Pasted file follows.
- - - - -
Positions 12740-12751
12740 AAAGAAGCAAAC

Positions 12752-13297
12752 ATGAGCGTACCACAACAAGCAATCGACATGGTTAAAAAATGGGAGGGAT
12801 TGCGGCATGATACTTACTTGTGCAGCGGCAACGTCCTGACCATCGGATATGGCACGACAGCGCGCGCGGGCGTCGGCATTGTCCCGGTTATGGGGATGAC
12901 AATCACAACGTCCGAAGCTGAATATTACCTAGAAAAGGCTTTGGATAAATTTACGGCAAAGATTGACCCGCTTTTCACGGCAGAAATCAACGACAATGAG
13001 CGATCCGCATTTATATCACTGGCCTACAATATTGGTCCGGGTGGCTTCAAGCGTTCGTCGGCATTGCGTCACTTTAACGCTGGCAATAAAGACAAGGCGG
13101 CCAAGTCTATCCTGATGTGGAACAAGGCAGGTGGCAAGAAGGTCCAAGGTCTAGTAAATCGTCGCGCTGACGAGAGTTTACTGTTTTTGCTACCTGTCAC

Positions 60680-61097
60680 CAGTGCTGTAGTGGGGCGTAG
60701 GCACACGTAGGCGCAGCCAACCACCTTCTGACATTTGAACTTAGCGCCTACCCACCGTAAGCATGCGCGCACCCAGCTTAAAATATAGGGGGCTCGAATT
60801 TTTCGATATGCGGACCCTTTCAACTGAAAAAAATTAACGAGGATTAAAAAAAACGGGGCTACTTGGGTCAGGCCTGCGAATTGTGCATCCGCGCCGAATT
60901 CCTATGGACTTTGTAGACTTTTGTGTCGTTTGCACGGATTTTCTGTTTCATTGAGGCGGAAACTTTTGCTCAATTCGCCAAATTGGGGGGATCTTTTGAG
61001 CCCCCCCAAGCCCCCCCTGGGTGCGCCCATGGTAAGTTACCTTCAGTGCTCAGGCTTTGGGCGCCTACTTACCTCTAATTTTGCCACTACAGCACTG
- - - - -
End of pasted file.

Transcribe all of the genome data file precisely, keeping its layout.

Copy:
Positions 12740-12751
12740 AAAGAAGCAAAC

Positions 12752-13297
12752 ATGAGCGTACCACAACAAGCAATCGACATGGTTAAAAAATGGGAGGGAT
12801 TGCGGCATGATACTTACTTGTGCAGCGGCAACGTCCTGACCATCGGATATGGCACGACAGCGCGCGCGGGCGTCGGCATTGTCCCGGTTATGGGGATGAC
12901 AATCACAACGTCCGAAGCTGAATATTACCTAGAAAAGGCTTTGGATAAATTTACGGCAAAGATTGACCCGCTTTTCACGGCAGAAATCAACGACAATGAG
13001 CGATCCGCATTTATATCACTGGCCTACAATATTGGTCCGGGTGGCTTCAAGCGTTCGTCGGCATTGCGTCACTTTAACGCTGGCAATAAAGACAAGGCGG
13101 CCAAGTCTATCCTGATGTGGAACAAGGCAGGTGGCAAGAAGGTCCAAGGTCTAGTAAATCGTCGCGCTGACGAGAGTTTACTGTTTTTGCTACCTGTCAC

Positions 60680-61097
60680 CAGTGCTGTAGTGGGGCGTAG
60701 GCACACGTAGGCGCAGCCAACCACCTTCTGACATTTGAACTTAGCGCCTACCCACCGTAAGCATGCGCGCACCCAGCTTAAAATATAGGGGGCTCGAATT
60801 TTTCGATATGCGGACCCTTTCAACTGAAAAAAATTAACGAGGATTAAAAAAAACGGGGCTACTTGGGTCAGGCCTGCGAATTGTGCATCCGCGCCGAATT
60901 CCTATGGACTTTGTAGACTTTTGTGTCGTTTGCACGGATTTTCTGTTTCATTGAGGCGGAAACTTTTGCTCAATTCGCCAAATTGGGGGGATCTTTTGAG
61001 CCCCCCCAAGCCCCCCCTGGGTGCGCCCATGGTAAGTTACCTTCAGTGCTCAGGCTTTGGGCGCCTACTTACCTCTAATTTTGCCACTACAGCACTG